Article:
A plan was made to induce labour at 39 plus five days due to a reduction in the baby's growth. There was no discussion with the consultant regarding suitability for induction and the midwife did not query the plan to administer Propess, a drug used to induce labour.
The woman continued to experience increasing pain at the site of her scar. A patient in another bed eventually had to call for a midwife to attend which took some time. There were then difficulties in locating the fetal heart rate. Eventually a doctor examined the woman and the decision was made for Category 1 emergency caesarean. Obstetric and neonatal crash calls were initiate because it was by then evident the mother's uterus had ruptured and the baby was lying in her abdomen.
The baby had suffered severe fetal bradycardia for approximately six minutes prior to delivery because of the uterine rupture. She was born in poor condition with no heart beat and required one minute of CPR and ventilation breaths. She was intubated at three minutes old on the second attempt. She was then transferred to Bradford Royal Infirmary for brain cooling and it was noted she sustained HIE Grade 3 and a cranial ultrasound and MRI showed the severity of her hypoxic ischemic injury.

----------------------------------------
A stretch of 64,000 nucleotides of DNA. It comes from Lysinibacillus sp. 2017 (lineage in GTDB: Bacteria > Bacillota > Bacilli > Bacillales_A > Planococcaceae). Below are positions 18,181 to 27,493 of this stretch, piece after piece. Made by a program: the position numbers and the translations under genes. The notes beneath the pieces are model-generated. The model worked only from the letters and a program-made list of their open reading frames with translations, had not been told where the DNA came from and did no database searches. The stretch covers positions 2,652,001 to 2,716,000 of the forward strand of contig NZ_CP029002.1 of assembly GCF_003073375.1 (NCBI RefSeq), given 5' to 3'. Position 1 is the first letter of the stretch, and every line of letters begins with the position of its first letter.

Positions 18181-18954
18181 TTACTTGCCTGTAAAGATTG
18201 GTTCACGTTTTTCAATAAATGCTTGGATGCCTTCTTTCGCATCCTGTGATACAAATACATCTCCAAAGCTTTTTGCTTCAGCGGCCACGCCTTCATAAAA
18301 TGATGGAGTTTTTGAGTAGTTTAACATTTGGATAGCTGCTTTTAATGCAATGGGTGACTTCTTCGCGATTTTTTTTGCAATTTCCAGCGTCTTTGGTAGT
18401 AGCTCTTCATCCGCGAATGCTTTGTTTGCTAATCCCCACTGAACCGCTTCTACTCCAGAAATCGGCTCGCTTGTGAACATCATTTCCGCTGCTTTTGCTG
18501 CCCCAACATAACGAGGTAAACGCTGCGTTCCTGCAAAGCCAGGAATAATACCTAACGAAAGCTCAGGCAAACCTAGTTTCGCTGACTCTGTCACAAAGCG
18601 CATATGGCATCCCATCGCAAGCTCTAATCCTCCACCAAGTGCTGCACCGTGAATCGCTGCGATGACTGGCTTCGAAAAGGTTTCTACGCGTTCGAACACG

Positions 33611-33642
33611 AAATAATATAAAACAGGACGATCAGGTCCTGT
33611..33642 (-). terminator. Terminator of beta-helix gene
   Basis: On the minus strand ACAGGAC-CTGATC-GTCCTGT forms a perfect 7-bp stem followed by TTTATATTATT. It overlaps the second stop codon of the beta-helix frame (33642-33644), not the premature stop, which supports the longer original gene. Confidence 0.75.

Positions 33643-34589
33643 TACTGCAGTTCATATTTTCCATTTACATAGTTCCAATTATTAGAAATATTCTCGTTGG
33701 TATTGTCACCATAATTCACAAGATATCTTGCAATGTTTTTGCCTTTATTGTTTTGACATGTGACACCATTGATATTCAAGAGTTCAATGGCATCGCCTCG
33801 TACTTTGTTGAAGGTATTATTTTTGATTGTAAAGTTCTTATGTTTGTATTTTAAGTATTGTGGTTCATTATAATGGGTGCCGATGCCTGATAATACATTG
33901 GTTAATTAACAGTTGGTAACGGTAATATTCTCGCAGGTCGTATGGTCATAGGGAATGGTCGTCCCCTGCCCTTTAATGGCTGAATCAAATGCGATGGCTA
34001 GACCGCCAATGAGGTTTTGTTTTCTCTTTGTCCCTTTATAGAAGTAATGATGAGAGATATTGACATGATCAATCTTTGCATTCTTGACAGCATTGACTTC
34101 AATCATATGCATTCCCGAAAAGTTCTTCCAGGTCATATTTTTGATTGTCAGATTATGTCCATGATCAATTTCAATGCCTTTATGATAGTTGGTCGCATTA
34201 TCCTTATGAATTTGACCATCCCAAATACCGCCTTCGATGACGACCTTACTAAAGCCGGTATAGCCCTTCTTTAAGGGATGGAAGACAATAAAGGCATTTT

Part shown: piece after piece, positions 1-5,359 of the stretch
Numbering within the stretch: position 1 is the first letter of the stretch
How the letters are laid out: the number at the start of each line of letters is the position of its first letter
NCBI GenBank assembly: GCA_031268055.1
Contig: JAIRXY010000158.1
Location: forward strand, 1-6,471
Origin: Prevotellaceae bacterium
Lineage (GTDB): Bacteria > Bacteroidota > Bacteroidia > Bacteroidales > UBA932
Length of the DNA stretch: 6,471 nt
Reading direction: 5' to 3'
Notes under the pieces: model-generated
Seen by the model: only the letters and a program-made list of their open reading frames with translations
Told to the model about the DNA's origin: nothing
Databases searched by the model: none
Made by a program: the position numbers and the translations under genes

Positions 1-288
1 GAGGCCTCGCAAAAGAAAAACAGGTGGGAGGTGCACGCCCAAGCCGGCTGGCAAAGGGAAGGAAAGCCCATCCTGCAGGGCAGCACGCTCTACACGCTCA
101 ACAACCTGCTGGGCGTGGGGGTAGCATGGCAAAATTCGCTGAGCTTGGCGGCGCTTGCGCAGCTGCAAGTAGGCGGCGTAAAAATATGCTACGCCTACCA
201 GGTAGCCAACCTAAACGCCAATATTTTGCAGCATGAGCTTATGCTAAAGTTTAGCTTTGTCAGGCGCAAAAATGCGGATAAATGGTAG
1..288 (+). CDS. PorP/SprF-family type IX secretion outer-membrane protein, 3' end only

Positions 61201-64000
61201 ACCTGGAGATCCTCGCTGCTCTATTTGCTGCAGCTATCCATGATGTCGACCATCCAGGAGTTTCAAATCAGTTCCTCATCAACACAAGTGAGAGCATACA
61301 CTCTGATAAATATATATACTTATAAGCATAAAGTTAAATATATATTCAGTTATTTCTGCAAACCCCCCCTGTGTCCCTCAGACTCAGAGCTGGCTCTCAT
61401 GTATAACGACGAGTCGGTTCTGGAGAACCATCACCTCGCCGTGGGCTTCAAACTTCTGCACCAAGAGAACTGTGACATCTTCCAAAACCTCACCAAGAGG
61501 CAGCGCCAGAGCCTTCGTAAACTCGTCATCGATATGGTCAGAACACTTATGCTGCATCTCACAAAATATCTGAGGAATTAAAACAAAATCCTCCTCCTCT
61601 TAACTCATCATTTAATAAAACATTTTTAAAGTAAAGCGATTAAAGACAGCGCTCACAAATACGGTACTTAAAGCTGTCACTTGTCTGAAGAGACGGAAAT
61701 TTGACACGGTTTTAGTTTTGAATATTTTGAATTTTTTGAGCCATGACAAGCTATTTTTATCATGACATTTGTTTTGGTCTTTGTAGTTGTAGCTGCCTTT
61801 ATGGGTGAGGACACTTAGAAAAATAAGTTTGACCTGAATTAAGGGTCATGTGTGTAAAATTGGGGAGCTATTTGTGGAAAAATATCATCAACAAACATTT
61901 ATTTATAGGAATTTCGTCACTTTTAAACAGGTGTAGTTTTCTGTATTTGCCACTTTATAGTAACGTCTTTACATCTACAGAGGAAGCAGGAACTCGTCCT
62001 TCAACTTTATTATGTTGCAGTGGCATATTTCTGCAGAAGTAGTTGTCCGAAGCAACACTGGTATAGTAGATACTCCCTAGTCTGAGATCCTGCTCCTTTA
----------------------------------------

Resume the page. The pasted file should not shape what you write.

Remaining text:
The baby has now been diagnosed with four-limb, dyskinetic cerebral palsy and is fed via a gastrostomy. She has relatively preserved cognition.
In the Particulars of Claim prepared on behalf of the mother, Jane highlighted delays in calling an obstetrician once the fetal heart rate could not be located. Had the decision been made to deliver the baby by emergency caesarean before her mother's uterus ruptured, she would likely avoided any injury. The Trust also admitted there was a nine-minute delay in delivery and 12 minute delay in restoring the fetal heart rate. The hypoxic ischaemic injury lasted for 24 minutes.
Following investigation, the HSIB (Healthcare Safety and Investigation Branch) made safety recommendations to include ensuring mothers are given full and documented information about Induction of Labour and that local guidance is followed where the first language is not English.
Meanwhile, although it was not accepted by the Trust, Jane negotiated £30,000 for the mother in a psychiatric claim for Tokophobia – a fear of future pregnancy. The injuries to the baby continue to be assessed with a view to a full settlement once medical reports are finalised.
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